(1-Bromovinyl)trimethylsilane1

[13683-41-5]  · C5H11BrSi  · (1-Bromovinyl)trimethylsilane  · (MW 179.13)

(undergoes lithium-halogen exchange in the presence of alkyllithium;2 used as a dienophile in [4 + 2] cycloaddition reactions;3 used in palladium-catalyzed reactions;4 substrate for cyclopropanation5)

Alternate Names: 1-(trimethylsilyl)vinyl bromide; 1-bromo-1-(trimethylsilyl)ethylene.

Physical Data: bp 124 °C/745 mmHg; d 1.156 g cm-3.

Solubility: completely miscible with THF and Et2O.

Form Supplied in: clear liquid.

Analysis of Reagent Purity: 1H and 13C NMR can be used.

Preparative Methods: prepared, in good yield, from the reaction of Vinyltrimethylsilane with Bromine at low temperature followed by dehydrohalogenation in the presence of an amine base.1 Alternative syntheses and reagents, i.e. (1-bromovinyl)triphenylsilane and (1-bromovinyl)triethylsilane, are also known.2a

Handling, Storage, and Precautions: store in a dry area.

Vinyltrimethylsilane Metal.2

1-Trimethylsilylvinyl metal species are mostly used as acyl anion equivalents and as hindered vinyl anion substitutes. 1-(Trimethylsilyl)vinyllithium is easily accessible from (1-bromovinyl)trimethylsilane by treatment with n-Butyllithium at -78 °C in ether (eq 1).2a Other solvents and alkyllithiums can also be used for the metal-halogen exchange.2b The use of (1-chlorovinyl)trimethylsilane or the direct reaction of (1-bromovinyl)trimethylsilane with lithium metal are not proper methods for generating the lithium species.2c

The corresponding Grignard reagent is made by reaction of Magnesium with (1-bromovinyl)trimethylsilane in THF (eq 2).2d It has the same general uses as the lithium analog (1-(Trimethylsilyl)vinyllithium). Furthermore, it has been shown to react with allylic acetates, in the presence of palladium catalysts, to give the corresponding dienes in moderate to low enantiomeric excess when the catalyst was chiral (eq 3).6 Generally, Grignard reagents will add to the carbonyl of the acetate group in preference to allylic substitution. The authors described 1-(trimethylsilyl)vinylmagnesium bromide as a soft stabilized anion to explain this peculiar reactivity.

This Grignard reagent has also been reacted with Carbon Dioxide2f and the cuprate of this Grignard reagent adds to alkynyl compounds and provides a practical synthesis of 1,3-butadienes (eq 4).2g

[4 + 2] Cycloaddition Reactions.3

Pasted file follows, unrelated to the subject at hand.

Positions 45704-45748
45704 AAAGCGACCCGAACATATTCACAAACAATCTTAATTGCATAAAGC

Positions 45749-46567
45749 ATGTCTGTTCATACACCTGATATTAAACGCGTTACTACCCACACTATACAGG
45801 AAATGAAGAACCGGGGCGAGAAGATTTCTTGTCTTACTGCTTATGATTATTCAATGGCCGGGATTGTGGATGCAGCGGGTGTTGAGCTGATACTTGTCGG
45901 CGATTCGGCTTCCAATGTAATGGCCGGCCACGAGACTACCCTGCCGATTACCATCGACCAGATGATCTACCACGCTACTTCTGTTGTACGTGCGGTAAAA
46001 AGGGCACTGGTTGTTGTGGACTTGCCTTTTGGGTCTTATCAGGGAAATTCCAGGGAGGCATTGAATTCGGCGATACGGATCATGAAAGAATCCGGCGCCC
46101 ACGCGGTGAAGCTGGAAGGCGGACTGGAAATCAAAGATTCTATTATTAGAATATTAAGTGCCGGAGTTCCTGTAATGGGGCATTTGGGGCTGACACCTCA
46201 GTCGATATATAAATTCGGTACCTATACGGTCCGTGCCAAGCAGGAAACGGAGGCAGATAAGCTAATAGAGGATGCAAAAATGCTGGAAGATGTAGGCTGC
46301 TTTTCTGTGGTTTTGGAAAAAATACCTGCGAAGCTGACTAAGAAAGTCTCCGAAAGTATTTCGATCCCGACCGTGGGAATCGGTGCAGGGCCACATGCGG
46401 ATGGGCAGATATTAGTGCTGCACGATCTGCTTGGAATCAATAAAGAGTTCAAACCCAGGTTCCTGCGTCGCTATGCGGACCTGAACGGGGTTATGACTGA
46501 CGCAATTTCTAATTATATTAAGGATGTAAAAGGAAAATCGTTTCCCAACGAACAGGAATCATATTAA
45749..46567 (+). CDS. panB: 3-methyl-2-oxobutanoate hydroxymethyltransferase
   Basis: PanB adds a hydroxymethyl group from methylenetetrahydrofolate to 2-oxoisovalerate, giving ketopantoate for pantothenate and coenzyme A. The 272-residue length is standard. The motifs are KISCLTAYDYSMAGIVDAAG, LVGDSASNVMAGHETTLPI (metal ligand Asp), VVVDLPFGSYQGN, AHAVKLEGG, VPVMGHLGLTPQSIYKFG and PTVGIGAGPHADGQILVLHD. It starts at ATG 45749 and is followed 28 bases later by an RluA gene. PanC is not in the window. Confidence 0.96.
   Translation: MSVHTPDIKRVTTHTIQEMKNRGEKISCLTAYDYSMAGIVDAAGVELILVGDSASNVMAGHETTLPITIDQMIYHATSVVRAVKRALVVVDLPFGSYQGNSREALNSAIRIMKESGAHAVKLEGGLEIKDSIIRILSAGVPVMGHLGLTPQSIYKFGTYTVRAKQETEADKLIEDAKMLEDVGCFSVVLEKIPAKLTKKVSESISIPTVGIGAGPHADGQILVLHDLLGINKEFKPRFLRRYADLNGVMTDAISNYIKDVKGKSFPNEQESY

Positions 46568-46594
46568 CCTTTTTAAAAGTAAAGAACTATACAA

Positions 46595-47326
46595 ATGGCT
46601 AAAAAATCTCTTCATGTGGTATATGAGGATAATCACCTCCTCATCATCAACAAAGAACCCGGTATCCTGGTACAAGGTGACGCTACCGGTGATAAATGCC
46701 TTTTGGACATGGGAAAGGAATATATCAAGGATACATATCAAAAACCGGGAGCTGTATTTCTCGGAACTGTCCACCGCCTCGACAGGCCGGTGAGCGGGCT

A number of substituted vinyltrimethylsilanes react with dienes and nitrile oxides in Diels-Alder6 and 1,3-dipolar cycloadditions.3 The trimethylsilyl group has a deactivating effect. This reaction with Benzonitrile Oxide gives 3-phenyl-5-trimethylsilylisoxazole (eq 5).

Palladium-Catalyzed Reactions.4

Numerous nucleophiles react with (1-bromovinyl)trimethylsilane in the presence of palladium complexes. The bromine has been substituted by phenylthio,4a vinyl,4b and aryl4c groups. This approach gives reasonable yields of the desired products. However, the substitution reactions sometimes lack regiospecificity. For example, a mixture of regioisomers was obtained in eq 6. Two mechanisms have been proposed for the formation of the b-substituted product. One involves an elimination step to give Trimethylsilylacetylene as an intermediate, which then undergoes catalyzed additions with the nucleophile at either the a- or b-positions.4a The other mechanism involves the formation of a pentacoordinated palladium intermediate, leading to the formation of isomeric products.4c

Substrate for Cyclopropanation.5

Dichlorocarbene adds to vinyltrimethylsilane, and the adduct is a source of 1-chlorocyclopropene, a reactive dienophile for Diels-Alder reactions.5b Dichlorocarbene also reacts with (1-bromovinyl)trimethylsilane5a to form (1-bromo-2-dichlorocyclopropyl)trimethylsilane. b-Elimination in the presence of Tetra-n-butylammonium Fluoride gives 1-bromo-2-chlorocyclopropene, another reactive dienophile (eq 7).

Related Reagents.

(2-Bromovinyl)trimethylsilane; 1-(Trimethylsilyl)vinyllithium; (E)-2-(Trimethylsilyl)vinyllithium; Vinylmagnesium Bromide.


1. Boeckman, Jr., R. K.; Blum, D. M.; Ganem, B.; Halvey, N. OS 1978, 58, 152.
2. (a) Alternative reagents and synthesis. For (1-bromovinyl)triphenyl- and trimethylsilanes see: Chan, T. H.; Mychajlowskij, W.; Ong, B. S.; Harpp, D. N. JOC 1978, 43, 1526. Gröbel, B. T.; Seebach, D. CB 1977, 110, 867. For (1-bromovinyl)triethylsilane see: Stork, G.; Ganem, B. JACS 1973, 95, 6152 and Ottolenghi, A.; Fridkin, M.; Zilkha, A. CJC 1963, 41, 2977. (b) Overman, L. E.; Thompson, A. S. JACS 1988, 110, 2248. (c) Cunico, R. F.; Han, Y. K. JOM 1979, 174, 247. Husk, G. R.; Velitchko, A. M. JOM 1973, 49, 85. (d) Vinod, T. K.; Hart, H. TL 1988, 29, 885. Boeckman, Jr., R. K.; Blum, D. M.; Arthur, S. D. JACS 1979, 101, 5060; Huynh, C.; Linstrumelle, G. TL 1979, 1073. (e) Sato, F.; Kobayashi, Y.; Takahashi, O.; Chiba, T.; Takeda, Y.; Kusakabe, M. CC 1985, 1636. Sato, F.; Takahashi, O.; Kato, T.; Kobayashi, Y. CC 1985, 1638 and references cited therein. (f) Cooke, Jr., M. P. JOC 1987, 52, 5729. (g) Foulon, J. P.; Bourgain-Commerçon, M.; Normant, J. F. T 1986, 42, 1389.
3. (a) Padwa, A.; MacDonald, J. G. JOC 1983, 48, 3189. (b) Padwa, A.; MacDonald, J. G. TL 1982, 23, 3219.
4. (a) Carpita, A.; Rossi, R.; Scamuzzi, B. TL 1989, 30, 2699. (b) Cazes, B.; Colovray, V.; Gore, J. TL 1988, 29, 627. (c) Ennis, D. S.; Gilchrist, T. L. TL 1989, 30, 3735. Minato, A.; Suzuki, K.; Tamao, K.; Kumada, M. TL 1984, 25, 83 and references cited therein.
5. (a) Billups, W. E.; Lin, L. J.; Arney, Jr., B. E.; Rodin, W. A.; Casserly, E. W. TL 1984, 25, 3935. (b) Chan, T. H.; Massuda, D. TL 1975, 3383.
6. Fotiadu, F.; Cros, P.; Faure, B.; Buono, G. TL 1990, 31, 77.

Denis Labrecque & Tak-Hang Chan

McGill University, Montreal, Quebec, Canada



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